Wednesday, 19 October 2016

For No Reason At All, Donald Trump Wants President Obama’s Half-Brother At Final Debate


Donald Trump is easily triggered.
On the same day that President Barack Obama called on him to not whine so much about losing, the Republican nominee to succeed him in the White House responded by inviting his half-brother Malik to attend Wednesday’s third and final presidential debate in Las Vegas.
“I look very much forward to meeting and being with Malik,” Trump told The New York Post’s Page Six, which apparently landed the world exclusive. “He gets it far better than his brother.”
Barack Obama is not on the Democratic ticket in November, but somehow Trump thinks it’s a great strategy to use his half-brother as a prop against his actual rival, Hillary Clinton.

Her campaign’s press secretary responded to Trump’s play on Twitter:
The former reality star pulled a similar stunt right before the second debate earlier this month, when he sought to distract from his on-the-record predilection for groping women by hosting a press conference with three women who have accused former President Bill Clinton of sexual misconduct, and one woman who says Hillary Clinton was unsympathetic to her when Clinton was a public defender.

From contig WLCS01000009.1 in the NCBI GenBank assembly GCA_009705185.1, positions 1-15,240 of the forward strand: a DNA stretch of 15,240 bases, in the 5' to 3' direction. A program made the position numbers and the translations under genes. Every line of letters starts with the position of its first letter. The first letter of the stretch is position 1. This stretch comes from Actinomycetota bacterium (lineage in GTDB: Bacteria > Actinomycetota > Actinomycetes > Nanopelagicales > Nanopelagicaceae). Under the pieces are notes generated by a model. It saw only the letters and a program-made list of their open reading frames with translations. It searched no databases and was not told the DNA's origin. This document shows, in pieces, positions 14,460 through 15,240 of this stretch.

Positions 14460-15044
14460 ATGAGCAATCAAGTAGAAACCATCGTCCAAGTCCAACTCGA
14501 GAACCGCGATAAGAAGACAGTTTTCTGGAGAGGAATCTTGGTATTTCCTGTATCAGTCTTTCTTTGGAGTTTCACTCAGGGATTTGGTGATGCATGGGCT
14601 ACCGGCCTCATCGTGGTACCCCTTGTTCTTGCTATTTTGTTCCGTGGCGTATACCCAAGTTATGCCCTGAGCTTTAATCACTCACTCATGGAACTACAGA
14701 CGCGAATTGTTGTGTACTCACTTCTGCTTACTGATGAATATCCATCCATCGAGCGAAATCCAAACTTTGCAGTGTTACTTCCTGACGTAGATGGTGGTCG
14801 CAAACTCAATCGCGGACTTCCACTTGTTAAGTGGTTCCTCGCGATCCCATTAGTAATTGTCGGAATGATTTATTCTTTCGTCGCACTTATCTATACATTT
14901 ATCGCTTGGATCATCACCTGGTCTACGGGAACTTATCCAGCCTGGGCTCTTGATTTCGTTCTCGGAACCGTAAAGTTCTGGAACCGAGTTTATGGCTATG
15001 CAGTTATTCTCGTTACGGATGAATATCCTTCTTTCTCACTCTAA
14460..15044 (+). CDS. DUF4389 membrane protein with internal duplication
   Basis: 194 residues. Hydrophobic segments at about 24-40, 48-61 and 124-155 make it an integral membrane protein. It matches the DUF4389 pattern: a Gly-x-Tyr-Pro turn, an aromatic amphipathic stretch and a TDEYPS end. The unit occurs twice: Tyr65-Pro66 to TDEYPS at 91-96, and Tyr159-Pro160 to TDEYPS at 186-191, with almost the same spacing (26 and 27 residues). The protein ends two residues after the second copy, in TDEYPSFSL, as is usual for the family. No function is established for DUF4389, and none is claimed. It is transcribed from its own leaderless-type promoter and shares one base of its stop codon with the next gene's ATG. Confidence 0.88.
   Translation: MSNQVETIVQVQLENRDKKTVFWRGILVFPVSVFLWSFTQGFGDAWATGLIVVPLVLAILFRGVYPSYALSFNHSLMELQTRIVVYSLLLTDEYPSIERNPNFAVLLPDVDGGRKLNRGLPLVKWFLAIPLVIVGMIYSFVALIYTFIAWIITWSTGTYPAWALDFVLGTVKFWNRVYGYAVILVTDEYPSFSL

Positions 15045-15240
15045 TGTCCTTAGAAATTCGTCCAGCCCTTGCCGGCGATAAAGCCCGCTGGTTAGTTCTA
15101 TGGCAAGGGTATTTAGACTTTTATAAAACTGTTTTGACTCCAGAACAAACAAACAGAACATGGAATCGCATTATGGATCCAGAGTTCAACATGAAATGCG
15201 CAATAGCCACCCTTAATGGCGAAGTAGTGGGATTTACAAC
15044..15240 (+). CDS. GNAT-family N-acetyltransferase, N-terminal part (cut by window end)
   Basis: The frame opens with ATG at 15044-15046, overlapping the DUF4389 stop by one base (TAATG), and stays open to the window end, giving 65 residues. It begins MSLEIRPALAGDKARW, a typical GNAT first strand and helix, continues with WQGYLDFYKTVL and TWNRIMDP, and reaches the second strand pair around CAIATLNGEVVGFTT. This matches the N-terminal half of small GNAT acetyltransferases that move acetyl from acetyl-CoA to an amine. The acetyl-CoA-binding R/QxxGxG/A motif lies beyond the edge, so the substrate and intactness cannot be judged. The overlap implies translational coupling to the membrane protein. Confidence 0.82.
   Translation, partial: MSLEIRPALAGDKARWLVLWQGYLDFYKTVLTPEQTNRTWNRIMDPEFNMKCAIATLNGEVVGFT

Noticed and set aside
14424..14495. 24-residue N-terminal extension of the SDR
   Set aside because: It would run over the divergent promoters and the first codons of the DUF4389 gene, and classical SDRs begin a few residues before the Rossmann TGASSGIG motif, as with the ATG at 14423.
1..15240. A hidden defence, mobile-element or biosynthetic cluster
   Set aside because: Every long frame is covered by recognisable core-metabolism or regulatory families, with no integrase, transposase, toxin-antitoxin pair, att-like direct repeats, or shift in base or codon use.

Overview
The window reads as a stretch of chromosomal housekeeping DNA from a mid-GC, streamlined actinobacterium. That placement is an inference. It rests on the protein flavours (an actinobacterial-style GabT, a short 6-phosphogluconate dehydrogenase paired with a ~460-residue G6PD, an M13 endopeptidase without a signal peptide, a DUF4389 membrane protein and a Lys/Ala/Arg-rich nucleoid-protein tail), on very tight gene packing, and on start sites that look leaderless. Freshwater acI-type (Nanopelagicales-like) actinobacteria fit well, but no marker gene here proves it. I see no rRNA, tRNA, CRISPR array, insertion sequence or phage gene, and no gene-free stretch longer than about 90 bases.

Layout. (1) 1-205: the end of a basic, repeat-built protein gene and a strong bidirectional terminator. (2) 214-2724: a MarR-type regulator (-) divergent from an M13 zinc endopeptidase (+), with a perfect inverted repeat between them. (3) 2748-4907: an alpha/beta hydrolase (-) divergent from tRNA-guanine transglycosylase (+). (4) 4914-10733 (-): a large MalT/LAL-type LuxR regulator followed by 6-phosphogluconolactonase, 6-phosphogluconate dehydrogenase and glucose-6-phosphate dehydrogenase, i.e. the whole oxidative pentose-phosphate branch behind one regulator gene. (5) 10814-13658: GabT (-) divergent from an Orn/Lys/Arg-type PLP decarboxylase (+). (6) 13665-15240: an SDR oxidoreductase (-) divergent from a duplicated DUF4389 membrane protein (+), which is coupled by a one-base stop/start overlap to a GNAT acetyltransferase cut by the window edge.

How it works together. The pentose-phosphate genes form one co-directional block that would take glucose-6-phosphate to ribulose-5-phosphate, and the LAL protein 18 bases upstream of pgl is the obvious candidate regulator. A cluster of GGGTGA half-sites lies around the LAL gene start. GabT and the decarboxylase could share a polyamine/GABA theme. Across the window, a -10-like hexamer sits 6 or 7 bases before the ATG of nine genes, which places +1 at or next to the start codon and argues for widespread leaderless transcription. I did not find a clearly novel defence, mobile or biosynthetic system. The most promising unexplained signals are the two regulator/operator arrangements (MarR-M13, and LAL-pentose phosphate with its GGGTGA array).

None of this has anything to do with actual policy positions or making America great again — and may in fact bury an ethics-in-government proposal the Trump campaign unveiled Tuesday. All of that is now in the rearview mirror.
Malik Obama came out as pro-Trump in July, and pro-Trump Breitbart nabbed the scoop then — from Agence France-Presse, which interviewed Malik Obama from Nairobi, Kenya.

“This Trump guy is a really cool guy and I like him because he speaks from his heart and he is so down to earth,” said the older Obama then. The wire service reported he held dual citizenship in both the U.S. and Kenya and that he has voted in American elections since the 1980s.
Trump may soon have something in common with Malik Obama: HuffPost Pollster shows it’s likely the magnate will lose by significant margins come Election Day, much like when Malik Obama lost a bid for a Kenyan governorship in 2013, also by big margins.
“If my brother is doing great things for people in the United States, why can’t I do great things for Kenyans here?” Malik Obama told Reuters ahead of that election, where he finished in a distant third place.

Source: HuffPost

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